The quest for immortality is a story as old as stories themselves. There's the Holy Grail, the Fountain of Youth, French scribe Nicholas Flamel, Gilgamesh. Humanity craves immortality so much that religion promises it. Most of these stories end in horror, but that hasn't stopped researchers from looking into anti-aging.
As it so happens, researchers at the Universitat Oberta de Catalunya and the University of Leicester may have broken the code. While the scientists haven't found the secret of immortality, it's believed they can slow down the aging process.
Anti-aging antibodies discovered in new research
Published in Science Resorts, via Phys.org, the dual-university research team has developed anti-aging antibodies. Designed to target aging living cells, these “smart bomb” style antibodies lock onto specific proteins and removes them.
The antibodies are designed after existing cancer therapies. However, the promising research is proposed as a deterrent to Alzheimer's, fibrosis, type 2 diabetes and the aging process. As such, the research aims to help make life more comfortable for people the older they get.
Read More: Facebook will rebrand next week because everyone hates Facebook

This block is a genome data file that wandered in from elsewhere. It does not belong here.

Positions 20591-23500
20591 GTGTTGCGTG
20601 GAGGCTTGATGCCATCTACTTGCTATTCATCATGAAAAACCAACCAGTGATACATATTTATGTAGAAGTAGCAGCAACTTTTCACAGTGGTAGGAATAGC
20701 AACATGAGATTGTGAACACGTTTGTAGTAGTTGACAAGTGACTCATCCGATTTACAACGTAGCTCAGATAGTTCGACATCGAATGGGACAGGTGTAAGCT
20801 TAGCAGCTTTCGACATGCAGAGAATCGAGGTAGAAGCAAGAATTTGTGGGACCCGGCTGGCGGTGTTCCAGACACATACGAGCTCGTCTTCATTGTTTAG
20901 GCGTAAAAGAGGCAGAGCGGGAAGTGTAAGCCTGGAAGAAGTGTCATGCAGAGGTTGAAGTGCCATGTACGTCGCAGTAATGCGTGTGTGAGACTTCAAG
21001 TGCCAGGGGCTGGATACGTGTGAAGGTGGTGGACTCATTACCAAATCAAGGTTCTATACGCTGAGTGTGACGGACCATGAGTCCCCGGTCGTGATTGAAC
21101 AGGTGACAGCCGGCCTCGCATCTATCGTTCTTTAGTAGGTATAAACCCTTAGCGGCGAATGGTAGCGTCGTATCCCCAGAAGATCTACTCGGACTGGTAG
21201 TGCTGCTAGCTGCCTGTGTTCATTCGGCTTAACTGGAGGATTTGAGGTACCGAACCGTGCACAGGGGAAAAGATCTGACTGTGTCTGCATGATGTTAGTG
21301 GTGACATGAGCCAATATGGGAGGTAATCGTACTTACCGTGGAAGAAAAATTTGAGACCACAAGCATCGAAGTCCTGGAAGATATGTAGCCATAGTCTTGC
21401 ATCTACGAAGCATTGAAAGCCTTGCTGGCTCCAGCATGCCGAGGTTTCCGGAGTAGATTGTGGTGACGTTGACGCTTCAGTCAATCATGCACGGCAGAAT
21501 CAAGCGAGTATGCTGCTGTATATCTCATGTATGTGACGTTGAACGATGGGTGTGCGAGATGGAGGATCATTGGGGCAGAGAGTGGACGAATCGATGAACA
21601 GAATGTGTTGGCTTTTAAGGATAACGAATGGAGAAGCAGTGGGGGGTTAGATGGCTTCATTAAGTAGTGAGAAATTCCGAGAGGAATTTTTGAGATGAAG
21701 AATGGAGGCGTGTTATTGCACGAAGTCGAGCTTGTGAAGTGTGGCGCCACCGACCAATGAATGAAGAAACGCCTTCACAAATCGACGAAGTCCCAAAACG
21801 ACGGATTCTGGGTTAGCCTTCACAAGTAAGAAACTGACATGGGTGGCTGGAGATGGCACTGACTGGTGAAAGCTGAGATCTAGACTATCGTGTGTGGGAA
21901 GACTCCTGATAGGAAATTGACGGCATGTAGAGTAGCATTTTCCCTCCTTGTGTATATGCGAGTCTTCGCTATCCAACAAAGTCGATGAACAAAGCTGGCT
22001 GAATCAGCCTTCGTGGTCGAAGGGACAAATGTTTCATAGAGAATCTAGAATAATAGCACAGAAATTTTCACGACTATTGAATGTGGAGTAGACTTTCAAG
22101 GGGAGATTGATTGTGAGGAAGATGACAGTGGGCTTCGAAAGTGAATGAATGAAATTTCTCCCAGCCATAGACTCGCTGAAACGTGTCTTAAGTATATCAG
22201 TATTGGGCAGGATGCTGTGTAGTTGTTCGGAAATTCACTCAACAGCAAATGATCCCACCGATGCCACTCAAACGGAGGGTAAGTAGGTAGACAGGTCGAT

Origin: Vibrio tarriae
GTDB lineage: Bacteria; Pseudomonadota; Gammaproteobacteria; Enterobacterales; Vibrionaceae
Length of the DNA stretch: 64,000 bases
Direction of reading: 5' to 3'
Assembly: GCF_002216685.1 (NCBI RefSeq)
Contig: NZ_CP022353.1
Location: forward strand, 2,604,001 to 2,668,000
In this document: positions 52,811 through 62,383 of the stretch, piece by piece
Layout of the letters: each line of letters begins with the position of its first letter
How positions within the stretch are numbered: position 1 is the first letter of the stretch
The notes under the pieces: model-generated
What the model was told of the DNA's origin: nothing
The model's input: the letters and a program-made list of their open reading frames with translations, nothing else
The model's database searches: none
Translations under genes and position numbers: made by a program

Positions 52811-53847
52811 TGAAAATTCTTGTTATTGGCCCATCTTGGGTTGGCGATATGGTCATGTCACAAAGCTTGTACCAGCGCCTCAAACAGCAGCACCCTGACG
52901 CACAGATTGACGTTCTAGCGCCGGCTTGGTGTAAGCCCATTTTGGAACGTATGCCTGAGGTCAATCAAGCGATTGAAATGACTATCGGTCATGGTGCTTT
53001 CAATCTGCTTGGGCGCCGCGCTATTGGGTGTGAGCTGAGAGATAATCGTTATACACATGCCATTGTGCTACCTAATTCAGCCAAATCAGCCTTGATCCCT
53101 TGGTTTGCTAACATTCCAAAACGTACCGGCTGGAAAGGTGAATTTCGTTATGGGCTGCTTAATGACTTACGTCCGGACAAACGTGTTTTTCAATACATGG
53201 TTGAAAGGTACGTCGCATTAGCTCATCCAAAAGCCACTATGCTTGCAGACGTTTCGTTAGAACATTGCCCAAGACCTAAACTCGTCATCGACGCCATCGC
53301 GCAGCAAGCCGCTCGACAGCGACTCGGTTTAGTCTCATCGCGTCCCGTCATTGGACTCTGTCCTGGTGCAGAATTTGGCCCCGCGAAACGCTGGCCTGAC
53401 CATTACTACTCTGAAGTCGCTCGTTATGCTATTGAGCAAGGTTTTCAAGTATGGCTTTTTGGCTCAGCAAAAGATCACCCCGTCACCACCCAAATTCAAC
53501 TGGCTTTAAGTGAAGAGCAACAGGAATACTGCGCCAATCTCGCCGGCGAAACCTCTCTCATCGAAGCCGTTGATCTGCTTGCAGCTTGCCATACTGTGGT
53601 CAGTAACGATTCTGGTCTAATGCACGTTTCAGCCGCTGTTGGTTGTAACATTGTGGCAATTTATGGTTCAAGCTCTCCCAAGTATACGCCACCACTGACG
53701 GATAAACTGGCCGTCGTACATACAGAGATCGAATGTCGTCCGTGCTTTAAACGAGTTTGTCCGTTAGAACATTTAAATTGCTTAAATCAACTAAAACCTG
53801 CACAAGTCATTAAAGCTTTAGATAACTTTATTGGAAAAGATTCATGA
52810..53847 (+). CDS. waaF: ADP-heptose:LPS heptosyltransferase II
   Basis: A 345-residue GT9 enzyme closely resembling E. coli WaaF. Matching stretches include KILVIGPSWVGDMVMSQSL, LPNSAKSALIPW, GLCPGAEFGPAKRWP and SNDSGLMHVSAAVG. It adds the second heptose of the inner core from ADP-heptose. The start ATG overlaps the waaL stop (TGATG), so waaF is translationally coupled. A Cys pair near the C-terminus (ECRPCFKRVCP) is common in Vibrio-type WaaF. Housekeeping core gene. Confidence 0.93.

Fighting cellular senescence
As humans get older, the body begins cellular senescence, slowing down the reproduction of damaged cells. This is an important step in the aging process: senescence limits the growth of cancers, but obviously reduces the body's remaining years.
The anti-aging antibodies’ purpose of stopping senescence while fighting negative proteins is essential. If the drug didn't fight those specific proteins, the body would reproduce cells, but those cells would have a larger chance of being cancerous.
This research isn't the only anti-aging research taking place right now. The United States military is currently looking into the technology to allow soldiers to stay younger for longer. Additionally, Amazon founder Jeff Bezos is funding similar research in Silicon Valley.
Read More: How much did William Shatner pay to go to space?